Paralympics blind blindness
The members of the first U.S. Blind Soccer Men’s National Team, formed after tryouts in Chula Vista. Photo credit: Screen shot,

Ten athletes have made the first USA Blind Soccer Men’s National Team, which is set to begin international competition next year.

Ultimately, the team will compete in the 2028 Paralympic Games in Los Angeles – the first time the U.S. will have an entry in the sport.

The team was selected by U.S. Association of Blind Athletes after a four-day selection camp in Chula Vista that concluded Sunday. The roster features eight athletes with visual impairments along with two sighted goalkeepers.

Blind soccer has been part of the Paralympic Games since 2004, but the U.S. has never fielded a team. The U.S. will receive an automatic entry into the 2028 competition as the host country.

Among the eight other athletes with visual impairments is David Brown, 30, of Chula Vista, a three-time Paralympian.

He not only competed – in 2016 he won a gold medal in track and field in the 100 meters at the Rio Games. He is also a three-time world champion and world record holder in both the 200 meters and 100 meters where he became the first totally blind athlete to run under 11 seconds. In high school, Brown participated in track, wrestling and goalball.

The seven others named to the team are Noah Beckman (Columbus, Ohio), Cody Kirchner (Columbia, S.C.), Ahmed Shareef (Staten Island, N.Y.), Ricardo Castaneda (Fort Worth, Texas), Kevin Brown (Falls Church, Va.), Antoine Craig (Richmond, Va.), and Alvaro Mora Arellano (Phoenix, Ariz.).

The two sighted goalkeepers selected are Brandt Herron (Palm Coast, Fla.) and Kyle Knott (Brevard, N.C.).

“We are so excited to name the first ever USA Blind Soccer Men’s National Team,” said Head Coach Katie Smith. “It was incredible to see the growth of the athletes at this first national selection camp. It is truly incredible being a part of this revolutionary team and to have another Paralympic sport for blind athletes all over the country to aspire toward.”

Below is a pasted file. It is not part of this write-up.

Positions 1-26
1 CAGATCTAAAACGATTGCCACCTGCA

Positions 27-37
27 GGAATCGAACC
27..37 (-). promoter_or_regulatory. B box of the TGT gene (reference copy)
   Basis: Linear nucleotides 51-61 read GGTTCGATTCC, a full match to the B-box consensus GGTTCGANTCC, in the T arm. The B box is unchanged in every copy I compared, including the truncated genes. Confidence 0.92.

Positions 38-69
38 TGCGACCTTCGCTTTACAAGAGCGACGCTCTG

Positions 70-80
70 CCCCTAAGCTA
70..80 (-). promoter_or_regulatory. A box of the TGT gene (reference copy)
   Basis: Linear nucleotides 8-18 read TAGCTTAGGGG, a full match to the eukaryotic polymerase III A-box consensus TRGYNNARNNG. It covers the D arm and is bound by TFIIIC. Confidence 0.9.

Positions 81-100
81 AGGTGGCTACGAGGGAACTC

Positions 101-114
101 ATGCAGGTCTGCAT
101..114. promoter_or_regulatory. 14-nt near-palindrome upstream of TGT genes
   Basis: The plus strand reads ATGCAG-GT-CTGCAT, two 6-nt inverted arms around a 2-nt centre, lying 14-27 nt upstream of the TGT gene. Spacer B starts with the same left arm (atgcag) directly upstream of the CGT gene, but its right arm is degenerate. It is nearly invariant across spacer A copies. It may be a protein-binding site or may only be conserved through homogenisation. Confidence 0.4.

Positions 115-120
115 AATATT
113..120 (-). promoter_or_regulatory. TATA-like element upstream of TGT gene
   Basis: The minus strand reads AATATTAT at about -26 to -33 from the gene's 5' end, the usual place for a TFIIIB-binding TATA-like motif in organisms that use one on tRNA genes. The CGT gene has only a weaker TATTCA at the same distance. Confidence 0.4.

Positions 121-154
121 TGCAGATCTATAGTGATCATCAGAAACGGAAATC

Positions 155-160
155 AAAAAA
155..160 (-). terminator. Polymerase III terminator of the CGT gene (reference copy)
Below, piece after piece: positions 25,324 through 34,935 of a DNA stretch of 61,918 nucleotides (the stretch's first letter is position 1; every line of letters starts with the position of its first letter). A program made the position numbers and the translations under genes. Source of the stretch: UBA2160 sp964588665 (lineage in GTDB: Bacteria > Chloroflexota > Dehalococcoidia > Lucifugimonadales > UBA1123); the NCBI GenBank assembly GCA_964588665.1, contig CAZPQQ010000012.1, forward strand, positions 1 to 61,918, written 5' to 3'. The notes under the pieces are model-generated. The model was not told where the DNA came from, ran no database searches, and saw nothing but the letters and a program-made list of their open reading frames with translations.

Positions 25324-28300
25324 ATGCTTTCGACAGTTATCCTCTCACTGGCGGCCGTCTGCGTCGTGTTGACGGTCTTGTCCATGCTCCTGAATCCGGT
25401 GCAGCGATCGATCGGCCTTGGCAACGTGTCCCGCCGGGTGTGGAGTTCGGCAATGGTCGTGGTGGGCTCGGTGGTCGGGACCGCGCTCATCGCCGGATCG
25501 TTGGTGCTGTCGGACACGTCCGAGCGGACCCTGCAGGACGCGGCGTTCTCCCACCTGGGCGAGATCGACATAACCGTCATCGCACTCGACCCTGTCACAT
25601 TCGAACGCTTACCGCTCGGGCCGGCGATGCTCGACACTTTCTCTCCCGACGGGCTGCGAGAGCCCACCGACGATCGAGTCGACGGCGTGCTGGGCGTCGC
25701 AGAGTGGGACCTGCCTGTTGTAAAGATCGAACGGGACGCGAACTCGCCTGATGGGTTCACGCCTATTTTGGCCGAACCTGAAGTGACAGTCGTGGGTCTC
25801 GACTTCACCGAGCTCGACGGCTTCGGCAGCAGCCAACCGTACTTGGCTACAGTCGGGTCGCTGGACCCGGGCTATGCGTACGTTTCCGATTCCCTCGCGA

Beckman, 30, has played soccer since the age of 6 and has also been involved in swimming, wrestling, track, beep baseball, hockey and goalball. He became active with blind soccer in 2018.

Kirchner, 33, fell in love with blind soccer the moment he stepped on the pitch and found he could run without being stopped or held back. Since that day he has dreamed of earning a spot on the U.S. National Team and one day competing for a Paralympic medal.

Shareef, 25, dreamt of playing soccer from a young age, but at age 7 he had his eyesight and right arm taken from him by a bomb in his hometown of Baghdad. Brought to the U.S. by the Global Medical Relief Fund charity, Shareef attended his first blind soccer camp in 2019.

Castaneda, 22, became blind at the age of 15 and has participated in judo, wrestling, goalball, triathlon track & field, beep baseball and swimming. He earned 2017 Most Valuable Player honors in track at the Northwest Regional competition and was defensive MVP in beep baseball at a tournament in Chicago in 2021.

Kevin Brown, 50, has been legally blind since the age of 7. He competed in soccer and other mainstream sports through high school and college and continued to participate in USA Track & Field events following graduation. He held the USATF record in the pentathlon and is currently a member of the U.S. National Blind Hockey Team.

Craig, 40, competed in track and field at the 2019 Parapan American Games in Lima, Peru. He was a silver medalist in the 100 meters at the 2021 Paralympic Trials and a silver medalist in the 200 meters at the 2017 U.S. Paralympic Nationals.

For Mora Arellano, 35, soccer has always been his first love. As a young boy, he dreamt of being on a real soccer field dribbling the ball. Mora Arellano attended his first blind soccer clinic in 2019 after seeing an invitation in the blind athletes association’s newsletter.

After graduating high school as the scholar-athlete of the year, Herron, 21, played soccer for Daytona State College where the team had two back-to-back national championship appearances.

Knott, 36, was a multi-sport athlete through high school and college. During his collegiate career at Longwood University, James Madison University and Mars Hill University, he was a cross-country runner, diver, triathlete and cyclist. Knott was the first-ever cycling national champion at Mars Hill in 2011. .

Alternates for the team are John Marquez (Fort Worth, Texas) and Charles Catherine (Brooklyn, N.Y.).